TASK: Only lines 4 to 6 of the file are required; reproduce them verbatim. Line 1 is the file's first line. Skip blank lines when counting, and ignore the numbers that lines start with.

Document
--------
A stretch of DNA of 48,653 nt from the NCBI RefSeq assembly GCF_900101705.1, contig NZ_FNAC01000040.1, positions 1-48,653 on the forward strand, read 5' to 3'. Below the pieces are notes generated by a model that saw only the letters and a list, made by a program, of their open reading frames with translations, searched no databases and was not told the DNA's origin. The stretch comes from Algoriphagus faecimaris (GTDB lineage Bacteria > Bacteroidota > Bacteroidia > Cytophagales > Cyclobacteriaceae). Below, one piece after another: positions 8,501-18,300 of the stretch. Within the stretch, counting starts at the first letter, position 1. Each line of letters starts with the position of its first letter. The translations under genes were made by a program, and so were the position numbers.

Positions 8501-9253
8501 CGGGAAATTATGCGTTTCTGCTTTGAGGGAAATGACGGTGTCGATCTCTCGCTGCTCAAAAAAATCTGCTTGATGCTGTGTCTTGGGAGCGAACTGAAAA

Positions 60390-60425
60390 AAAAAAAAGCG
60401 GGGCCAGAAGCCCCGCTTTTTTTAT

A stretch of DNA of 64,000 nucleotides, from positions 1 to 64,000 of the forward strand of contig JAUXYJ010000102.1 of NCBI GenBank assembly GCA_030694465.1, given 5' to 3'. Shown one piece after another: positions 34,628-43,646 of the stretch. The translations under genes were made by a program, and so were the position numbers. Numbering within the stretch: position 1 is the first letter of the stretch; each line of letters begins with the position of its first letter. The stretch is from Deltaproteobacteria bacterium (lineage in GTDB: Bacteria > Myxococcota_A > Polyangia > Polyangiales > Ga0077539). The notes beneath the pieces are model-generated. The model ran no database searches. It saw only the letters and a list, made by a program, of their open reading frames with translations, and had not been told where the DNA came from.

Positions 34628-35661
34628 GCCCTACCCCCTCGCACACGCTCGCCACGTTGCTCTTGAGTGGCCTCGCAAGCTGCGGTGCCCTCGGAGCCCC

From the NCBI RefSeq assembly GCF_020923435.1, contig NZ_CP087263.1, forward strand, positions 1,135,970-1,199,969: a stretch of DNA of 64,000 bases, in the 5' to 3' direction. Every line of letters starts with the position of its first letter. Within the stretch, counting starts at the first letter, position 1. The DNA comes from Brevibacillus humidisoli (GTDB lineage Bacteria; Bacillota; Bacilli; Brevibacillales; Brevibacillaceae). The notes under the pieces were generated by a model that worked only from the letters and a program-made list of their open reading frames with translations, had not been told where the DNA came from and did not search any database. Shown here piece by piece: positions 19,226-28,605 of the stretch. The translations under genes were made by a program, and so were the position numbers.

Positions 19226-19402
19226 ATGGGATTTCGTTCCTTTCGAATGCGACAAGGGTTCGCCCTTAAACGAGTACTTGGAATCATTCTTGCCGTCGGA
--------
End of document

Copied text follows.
Positions 60390-60425
60390 AAAAAAAAGCG
60401 GGGCCAGAAGCCCCGCTTTTTTTAT